Hoping that he could eliminate these conditions, Oscar Garcia Rivera launched his candidacy for public office. His leadership qualities were demonstrated by the diverse and bipartisan support which he mustered for his campaign. (Fun fact; Oscar Garcia Rivera was a Republican).
The list of supporters included: New York City’s Mayor Fiorello LaGuardia, New York City District Attorney Thomas Dewey (later Governor of the State), and Union leaders like Michael J. Quill, TWU, George Meaney, AFL/CIO, Alex Rose and Benjamin MacLauren.
In 1937, Garcia Rivera was elected to the New York Assembly becoming the first Puerto Rican in history to be elected to public office in the continental United States. He was reelected in 1938 and continued to serve in the state Assembly until 1940.
A review of some of the historic correspondence from The Oscar Garcia Rivera files reveals the way in which his candidacy was held by labor and other significant organizations. We include some of the quotations of the day:
October 27, 1938
“We are extremely happy that you decided to become a candidate for reelection ... (our) ... endorsement comes with profound feeling that in your election, we shall have in Albany a true and tried representative of Labor”
Michael J. Quill
Transport Workers Union of America
September 29, 1938
“...after a careful analysis of the records of the candidates running for Member of The Assembly .. a favorable report on your record ... entitles you to Labor’s support.”
Thomas OLeary, Chairman
Central Trades and Labor Council-AFL
August 24, 1938
“(We) have the pleasure of informing you ... (that) by unanimous vote (we) ... extend (our) sincere appreciation and thanks…for your earnest and constant support of Labor legislation.”
George Meany, President
New York State Federation of Labor
September 27, 1937
“I am delighted on behalf of the State Executive Committee to officially inform you of your nomination by the American Labor Par- public office.
(Our) active campaign in your behalf by our membership .. will result in your victory .. on November 2, 1937.”
Alex Rose State Campaign Director American Labor Party
LABOR LEGISLATIVE PROGRAM
Assemblyman Oscar Garcia Rivera was a tireless supporter of Child Labor and labor services and protective laws. On February 3, 1939 his Unemployment Insurance Bill was accepted by the Assembly. The provisions of the bill would:
1. Make all employers, instead of those employing four or more persons, liable for contributions to the unemployment insurance fund.
2. Provide for payment of full 16 weeks’ insurance benefits to claimants qualified by 18 weeks employment in any one year.
3. Reduce the necessary unemployment period, after application for benefits, from five to two weeks.
4. Make benefits available to anyone earning less than $5.a week instead of $2 a week.
His other labor related bills, although not adopted at the time, provided for:
* Penalties for violators of the State’s Labor Relations Act;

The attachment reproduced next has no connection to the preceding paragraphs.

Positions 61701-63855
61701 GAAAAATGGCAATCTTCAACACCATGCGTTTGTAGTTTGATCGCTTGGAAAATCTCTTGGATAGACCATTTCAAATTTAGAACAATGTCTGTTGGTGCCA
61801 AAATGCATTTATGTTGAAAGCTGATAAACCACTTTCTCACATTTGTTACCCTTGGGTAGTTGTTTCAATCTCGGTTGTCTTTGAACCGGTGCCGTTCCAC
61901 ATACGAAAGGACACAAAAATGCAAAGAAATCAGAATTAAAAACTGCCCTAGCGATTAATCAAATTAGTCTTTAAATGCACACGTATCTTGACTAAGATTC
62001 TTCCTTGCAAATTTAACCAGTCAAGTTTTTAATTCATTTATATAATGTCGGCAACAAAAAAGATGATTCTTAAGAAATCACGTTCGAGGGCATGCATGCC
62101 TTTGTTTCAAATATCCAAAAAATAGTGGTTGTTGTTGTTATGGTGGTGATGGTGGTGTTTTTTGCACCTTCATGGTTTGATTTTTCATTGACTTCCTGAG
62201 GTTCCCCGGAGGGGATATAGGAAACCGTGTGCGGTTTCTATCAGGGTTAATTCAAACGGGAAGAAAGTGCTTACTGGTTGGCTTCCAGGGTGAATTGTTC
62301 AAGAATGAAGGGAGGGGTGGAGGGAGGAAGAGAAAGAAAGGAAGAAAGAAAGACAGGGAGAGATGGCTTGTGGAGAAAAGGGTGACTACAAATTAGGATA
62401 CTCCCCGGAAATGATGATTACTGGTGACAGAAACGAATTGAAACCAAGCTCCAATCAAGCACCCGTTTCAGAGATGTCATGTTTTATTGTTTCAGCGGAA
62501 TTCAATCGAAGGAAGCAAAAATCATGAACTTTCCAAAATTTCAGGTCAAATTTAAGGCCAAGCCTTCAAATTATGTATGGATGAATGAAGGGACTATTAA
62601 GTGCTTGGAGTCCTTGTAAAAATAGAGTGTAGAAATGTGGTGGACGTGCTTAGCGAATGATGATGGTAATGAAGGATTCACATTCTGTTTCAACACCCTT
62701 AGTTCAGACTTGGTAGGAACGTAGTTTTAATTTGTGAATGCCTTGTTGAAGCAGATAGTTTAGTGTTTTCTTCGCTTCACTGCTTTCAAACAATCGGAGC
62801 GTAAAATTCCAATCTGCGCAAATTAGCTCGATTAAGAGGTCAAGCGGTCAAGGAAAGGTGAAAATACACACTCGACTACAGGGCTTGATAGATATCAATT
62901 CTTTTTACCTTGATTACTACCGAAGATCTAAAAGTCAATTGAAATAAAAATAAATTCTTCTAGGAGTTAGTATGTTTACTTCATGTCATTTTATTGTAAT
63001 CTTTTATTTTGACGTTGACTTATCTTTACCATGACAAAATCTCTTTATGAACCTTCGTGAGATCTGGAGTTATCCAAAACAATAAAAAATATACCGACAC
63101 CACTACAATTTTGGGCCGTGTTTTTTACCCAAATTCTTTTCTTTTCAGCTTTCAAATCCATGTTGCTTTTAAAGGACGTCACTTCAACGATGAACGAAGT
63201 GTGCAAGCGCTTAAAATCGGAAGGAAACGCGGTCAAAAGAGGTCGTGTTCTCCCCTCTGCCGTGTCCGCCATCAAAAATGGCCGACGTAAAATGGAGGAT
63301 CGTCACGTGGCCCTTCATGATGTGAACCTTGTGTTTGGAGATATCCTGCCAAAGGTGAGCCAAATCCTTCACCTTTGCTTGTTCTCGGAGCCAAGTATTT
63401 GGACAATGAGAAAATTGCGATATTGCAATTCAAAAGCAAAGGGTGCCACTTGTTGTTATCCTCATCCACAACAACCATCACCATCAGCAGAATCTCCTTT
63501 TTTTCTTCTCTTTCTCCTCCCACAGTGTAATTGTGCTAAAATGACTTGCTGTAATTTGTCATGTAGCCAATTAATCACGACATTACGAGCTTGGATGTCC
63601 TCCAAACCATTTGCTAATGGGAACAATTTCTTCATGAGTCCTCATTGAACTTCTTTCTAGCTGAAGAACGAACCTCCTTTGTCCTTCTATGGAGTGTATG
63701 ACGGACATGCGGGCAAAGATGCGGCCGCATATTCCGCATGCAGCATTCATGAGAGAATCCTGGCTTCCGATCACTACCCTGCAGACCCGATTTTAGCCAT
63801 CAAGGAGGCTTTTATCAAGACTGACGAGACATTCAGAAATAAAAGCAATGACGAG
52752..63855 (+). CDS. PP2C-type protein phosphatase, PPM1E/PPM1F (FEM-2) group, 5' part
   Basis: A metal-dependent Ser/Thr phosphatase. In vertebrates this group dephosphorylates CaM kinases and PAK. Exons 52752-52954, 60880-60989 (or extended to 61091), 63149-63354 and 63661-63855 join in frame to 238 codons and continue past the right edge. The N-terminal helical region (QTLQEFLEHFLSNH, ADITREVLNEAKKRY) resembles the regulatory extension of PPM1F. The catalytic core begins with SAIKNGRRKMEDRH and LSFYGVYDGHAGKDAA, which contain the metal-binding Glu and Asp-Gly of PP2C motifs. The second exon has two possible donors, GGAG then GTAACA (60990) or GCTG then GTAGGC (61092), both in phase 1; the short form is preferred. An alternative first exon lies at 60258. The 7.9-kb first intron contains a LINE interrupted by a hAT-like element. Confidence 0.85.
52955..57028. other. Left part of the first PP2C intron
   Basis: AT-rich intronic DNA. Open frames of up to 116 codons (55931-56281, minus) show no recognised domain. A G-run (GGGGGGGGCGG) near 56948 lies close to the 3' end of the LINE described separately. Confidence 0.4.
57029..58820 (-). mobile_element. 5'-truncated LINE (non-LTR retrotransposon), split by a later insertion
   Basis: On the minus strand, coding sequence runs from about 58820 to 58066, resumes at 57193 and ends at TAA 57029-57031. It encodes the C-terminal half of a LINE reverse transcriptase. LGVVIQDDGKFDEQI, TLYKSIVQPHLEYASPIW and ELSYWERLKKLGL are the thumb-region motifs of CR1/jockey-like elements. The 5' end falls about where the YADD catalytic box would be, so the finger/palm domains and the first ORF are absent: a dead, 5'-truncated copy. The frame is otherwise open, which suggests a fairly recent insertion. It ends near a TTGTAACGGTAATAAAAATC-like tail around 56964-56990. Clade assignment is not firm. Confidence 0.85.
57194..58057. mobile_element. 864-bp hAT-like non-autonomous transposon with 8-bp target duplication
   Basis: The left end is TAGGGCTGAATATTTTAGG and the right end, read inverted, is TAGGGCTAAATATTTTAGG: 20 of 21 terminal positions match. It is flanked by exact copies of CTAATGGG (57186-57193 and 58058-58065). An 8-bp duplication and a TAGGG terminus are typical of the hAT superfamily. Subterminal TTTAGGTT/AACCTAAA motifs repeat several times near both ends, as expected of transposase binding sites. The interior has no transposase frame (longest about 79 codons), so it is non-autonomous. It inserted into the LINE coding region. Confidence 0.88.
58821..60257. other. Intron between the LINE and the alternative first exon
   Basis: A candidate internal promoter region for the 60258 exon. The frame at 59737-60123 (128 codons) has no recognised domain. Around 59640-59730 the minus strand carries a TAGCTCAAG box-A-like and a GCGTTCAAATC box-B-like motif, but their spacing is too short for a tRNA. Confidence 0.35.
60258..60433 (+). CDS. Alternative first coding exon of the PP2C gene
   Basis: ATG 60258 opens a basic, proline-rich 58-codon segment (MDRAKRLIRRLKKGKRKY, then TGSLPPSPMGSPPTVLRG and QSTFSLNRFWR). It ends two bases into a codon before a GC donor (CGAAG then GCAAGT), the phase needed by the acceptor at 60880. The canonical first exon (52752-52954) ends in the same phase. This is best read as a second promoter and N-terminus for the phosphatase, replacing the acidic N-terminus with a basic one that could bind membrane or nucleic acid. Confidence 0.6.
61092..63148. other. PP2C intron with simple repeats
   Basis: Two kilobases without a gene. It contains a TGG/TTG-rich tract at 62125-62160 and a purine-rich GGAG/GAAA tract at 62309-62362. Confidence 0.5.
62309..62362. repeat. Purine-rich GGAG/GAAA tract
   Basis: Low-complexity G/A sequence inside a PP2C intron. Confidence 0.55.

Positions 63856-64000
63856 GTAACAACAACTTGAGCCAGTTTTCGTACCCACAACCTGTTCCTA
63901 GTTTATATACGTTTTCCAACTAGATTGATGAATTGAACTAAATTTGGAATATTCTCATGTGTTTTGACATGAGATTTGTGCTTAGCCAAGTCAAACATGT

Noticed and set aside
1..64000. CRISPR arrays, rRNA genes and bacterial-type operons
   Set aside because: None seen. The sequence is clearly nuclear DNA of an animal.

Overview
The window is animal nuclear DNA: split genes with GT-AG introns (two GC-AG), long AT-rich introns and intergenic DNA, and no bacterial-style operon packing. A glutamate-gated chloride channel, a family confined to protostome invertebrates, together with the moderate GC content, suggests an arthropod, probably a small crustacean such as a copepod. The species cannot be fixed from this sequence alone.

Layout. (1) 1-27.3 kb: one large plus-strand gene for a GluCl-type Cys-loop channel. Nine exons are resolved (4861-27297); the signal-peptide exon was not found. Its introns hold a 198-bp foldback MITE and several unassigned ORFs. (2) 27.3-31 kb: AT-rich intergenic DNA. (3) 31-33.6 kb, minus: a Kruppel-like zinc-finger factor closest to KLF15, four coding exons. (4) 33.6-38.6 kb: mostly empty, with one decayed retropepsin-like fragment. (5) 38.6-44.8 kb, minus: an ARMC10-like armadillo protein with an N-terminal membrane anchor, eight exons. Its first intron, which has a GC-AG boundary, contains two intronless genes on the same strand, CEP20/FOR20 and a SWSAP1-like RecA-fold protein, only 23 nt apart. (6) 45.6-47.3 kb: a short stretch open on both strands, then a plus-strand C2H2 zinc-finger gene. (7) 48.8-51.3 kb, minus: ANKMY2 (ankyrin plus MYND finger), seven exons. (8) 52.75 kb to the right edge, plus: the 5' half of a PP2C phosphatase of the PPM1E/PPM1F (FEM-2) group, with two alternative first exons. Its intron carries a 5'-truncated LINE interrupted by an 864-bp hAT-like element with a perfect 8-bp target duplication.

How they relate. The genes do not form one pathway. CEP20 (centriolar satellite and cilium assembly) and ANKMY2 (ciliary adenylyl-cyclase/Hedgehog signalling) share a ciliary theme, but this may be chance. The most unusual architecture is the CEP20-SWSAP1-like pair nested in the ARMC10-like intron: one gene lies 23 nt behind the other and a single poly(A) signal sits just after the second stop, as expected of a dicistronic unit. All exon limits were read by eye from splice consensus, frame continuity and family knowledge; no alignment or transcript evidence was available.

* Establishing minimum wages and minimum hours for men, women and children;
* Establishing a division of hours and wages (within the Labor Department) and
* The creation of a Wage Board.
* Bill calling for two days rest in seven for certain (Government) employees was also submitted by Assemblyman Oscar Garcia Rivera in January 17, 1939. Other labor related bills submitted by Garcia Rivera provided for:
* Certificates of Incorporation of Labor Organizations
* The right of employees to organize and negotiate on grievances, and
* An appropriation to The State Labor Department for its responsibilities of certifying private employment agencies.
Quite a small district, wasn’t it.
The Assembly Chamber at the time Oscar Garcia Rivera served as East Harlem’s representative. Click on the image to see a larger version of this map
The New York State Department of Labor and the Office of General Services, together with the Governor’s Office for Hispanic Affairs, take great pride in presenting this publication in recognition of the late New York State Assemblyman Oscar Garcia Rivera.
His tireless and excellent work on behalf of the underprivileged and the working class is worthy of such recognition.
Upon his death in 1969 in his hometown of Mayaguez, Puerto Rico, Assemblyman Oscar Garcia Rivera left us with an enviable record of achievement for all of labor to emulate.
The information provide in this biography was written and compiled by Mr. Jose Angel Noriega, President, Committee to Commemorate Oscar Garcia Rivera, for the New York State Department of Labor, 1987. East Harlem Online would like to thank the family of Oscar Garcia Rivera and Mr. Noriega, for the information provided herein. We proud to have former Assemblyman, the late Oscar Garcia Rivera as our first inductee into the East Harlem Online Hall of Fame.
On February 22, 2002 the East Harlem “Hellgate” post office was renamed the Oscar Garcia Rivera Post Office. Below are links to pictures of El Diario’s newspaper coverage of the event.
El Diario Picture Caption - March 6, 2002
El Diario Article Page - February 22, 2002